Attention Deficit Disorder Prosthetic Memory Program

The cone of plausibility

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The cone of plausibility is meant to graphically represent the relationship between the present moment in time and the certainty of our knowledge about future events. It provides a useful visual heuristic for planners looking into the future. But as the diagram depicts, the further into the future we seek to plan, the greater the number of possible events.

This first public mention of the “cone of plausibility” was by Charles Taylor in 1988 to illustrate the geopolitical scenarios he posed in Alternative World Scenarios for Strategic Planning (Carlisle Barracks: Strategic Studies Institute). Since Taylor’s initial development of a scenarios cone, or “cone of plausibility,” many simplified and modern alternatives have been developed by futurists including Trevor Hancock, Clement Bezold and Joseph Voros.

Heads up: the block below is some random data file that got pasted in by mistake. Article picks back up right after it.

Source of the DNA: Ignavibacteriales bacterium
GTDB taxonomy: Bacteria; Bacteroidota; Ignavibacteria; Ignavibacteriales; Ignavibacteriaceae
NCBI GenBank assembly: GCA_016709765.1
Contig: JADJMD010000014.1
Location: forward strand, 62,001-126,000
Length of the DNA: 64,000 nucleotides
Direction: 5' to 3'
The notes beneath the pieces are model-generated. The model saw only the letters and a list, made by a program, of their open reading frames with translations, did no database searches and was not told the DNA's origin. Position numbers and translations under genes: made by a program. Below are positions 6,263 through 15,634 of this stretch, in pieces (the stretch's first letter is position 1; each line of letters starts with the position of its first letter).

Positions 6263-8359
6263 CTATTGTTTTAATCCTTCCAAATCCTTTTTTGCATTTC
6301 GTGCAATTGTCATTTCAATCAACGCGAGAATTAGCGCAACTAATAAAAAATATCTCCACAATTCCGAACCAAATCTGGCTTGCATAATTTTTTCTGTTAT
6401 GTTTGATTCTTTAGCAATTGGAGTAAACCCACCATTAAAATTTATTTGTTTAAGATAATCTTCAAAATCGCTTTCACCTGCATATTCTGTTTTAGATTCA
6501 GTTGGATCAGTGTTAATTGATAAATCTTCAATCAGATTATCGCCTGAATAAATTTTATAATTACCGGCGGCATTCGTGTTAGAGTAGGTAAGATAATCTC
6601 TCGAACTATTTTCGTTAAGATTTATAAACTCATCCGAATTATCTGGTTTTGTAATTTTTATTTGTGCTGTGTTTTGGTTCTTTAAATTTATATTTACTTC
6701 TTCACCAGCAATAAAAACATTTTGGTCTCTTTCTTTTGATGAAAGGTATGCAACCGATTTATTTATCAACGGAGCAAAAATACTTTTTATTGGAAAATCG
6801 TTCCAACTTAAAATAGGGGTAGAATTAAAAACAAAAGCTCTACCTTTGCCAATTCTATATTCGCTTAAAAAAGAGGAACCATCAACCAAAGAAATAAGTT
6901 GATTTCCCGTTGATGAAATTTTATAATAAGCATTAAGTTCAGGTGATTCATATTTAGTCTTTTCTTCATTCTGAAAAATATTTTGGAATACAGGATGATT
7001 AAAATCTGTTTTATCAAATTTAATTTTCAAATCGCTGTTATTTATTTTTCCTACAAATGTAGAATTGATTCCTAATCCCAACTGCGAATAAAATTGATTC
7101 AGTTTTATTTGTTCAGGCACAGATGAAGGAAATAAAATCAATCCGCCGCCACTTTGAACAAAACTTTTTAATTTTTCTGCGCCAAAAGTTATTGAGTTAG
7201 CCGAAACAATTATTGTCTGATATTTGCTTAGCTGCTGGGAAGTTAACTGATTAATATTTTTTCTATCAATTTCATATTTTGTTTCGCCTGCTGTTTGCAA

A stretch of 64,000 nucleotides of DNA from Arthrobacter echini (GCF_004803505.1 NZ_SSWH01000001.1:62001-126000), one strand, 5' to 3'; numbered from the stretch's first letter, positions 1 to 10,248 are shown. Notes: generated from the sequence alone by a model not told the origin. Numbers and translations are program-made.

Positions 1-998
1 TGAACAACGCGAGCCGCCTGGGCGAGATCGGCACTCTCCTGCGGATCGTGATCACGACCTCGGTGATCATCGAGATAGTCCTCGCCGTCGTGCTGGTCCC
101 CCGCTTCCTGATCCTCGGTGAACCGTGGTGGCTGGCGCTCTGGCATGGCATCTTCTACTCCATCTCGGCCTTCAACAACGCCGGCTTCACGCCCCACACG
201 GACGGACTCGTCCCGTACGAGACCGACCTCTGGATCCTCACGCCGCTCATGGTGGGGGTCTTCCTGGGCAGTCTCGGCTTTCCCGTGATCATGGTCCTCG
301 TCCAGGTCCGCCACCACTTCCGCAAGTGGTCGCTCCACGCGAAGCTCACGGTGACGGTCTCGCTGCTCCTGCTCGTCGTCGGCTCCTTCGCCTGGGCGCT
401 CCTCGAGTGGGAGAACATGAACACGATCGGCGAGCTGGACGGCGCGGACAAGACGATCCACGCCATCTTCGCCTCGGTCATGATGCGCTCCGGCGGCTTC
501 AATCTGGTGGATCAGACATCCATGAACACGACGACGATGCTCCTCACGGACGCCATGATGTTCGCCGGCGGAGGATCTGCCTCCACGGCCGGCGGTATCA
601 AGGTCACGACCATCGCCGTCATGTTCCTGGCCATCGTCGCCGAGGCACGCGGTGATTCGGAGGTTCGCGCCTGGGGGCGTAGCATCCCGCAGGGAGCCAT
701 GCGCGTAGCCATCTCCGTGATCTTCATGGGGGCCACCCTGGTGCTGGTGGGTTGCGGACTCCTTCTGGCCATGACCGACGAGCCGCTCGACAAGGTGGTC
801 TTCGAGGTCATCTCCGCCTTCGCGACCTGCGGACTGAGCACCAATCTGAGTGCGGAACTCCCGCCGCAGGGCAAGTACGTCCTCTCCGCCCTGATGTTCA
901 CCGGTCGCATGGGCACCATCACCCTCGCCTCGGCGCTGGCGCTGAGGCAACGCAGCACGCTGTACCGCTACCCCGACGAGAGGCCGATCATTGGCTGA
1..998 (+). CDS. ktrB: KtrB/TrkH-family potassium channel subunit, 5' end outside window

The cone of plausibility - © Attention Deficit Disorder Prosthetic Memory Program
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Katherine Johnson
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